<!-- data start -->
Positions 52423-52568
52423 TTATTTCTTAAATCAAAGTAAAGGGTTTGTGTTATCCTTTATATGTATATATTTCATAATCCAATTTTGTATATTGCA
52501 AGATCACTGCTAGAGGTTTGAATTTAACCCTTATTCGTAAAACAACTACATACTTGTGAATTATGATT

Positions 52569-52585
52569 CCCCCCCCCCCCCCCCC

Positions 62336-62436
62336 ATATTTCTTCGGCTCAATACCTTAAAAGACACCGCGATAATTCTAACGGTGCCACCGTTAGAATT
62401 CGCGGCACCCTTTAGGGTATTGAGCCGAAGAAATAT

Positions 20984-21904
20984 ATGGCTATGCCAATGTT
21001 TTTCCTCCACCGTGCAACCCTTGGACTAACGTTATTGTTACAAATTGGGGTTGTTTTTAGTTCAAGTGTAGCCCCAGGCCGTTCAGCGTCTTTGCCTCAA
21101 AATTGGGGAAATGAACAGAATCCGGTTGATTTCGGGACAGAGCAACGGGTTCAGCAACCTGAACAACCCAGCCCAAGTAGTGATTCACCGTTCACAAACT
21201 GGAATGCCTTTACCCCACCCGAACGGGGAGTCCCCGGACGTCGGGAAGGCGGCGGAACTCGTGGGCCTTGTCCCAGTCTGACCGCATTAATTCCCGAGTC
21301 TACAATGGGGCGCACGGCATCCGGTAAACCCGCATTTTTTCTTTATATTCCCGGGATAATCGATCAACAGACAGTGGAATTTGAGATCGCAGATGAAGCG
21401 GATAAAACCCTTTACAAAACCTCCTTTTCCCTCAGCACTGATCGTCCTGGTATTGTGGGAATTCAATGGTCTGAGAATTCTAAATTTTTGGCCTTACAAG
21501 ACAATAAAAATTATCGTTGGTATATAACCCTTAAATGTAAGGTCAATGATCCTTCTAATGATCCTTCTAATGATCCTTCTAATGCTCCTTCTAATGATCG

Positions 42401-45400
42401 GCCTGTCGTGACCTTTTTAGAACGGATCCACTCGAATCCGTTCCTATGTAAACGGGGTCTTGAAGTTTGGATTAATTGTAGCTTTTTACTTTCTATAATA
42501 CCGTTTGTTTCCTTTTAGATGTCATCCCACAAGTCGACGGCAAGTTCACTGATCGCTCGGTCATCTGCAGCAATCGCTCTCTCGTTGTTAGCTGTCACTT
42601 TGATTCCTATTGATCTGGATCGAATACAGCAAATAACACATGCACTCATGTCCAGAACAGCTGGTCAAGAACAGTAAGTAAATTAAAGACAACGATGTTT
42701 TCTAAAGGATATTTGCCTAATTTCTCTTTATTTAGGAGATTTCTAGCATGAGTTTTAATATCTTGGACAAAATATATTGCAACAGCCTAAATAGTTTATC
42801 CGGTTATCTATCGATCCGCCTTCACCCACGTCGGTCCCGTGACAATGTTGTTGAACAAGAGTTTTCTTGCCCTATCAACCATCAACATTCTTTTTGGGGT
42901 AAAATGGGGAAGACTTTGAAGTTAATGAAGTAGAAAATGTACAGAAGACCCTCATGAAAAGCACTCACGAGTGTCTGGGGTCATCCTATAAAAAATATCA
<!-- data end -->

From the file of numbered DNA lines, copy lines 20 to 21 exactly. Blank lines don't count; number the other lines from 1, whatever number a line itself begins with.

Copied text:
42601 TGATTCCTATTGATCTGGATCGAATACAGCAAATAACACATGCACTCATGTCCAGAACAGCTGGTCAAGAACAGTAAGTAAATTAAAGACAACGATGTTT
42701 TCTAAAGGATATTTGCCTAATTTCTCTTTATTTAGGAGATTTCTAGCATGAGTTTTAATATCTTGGACAAAATATATTGCAACAGCCTAAATAGTTTATC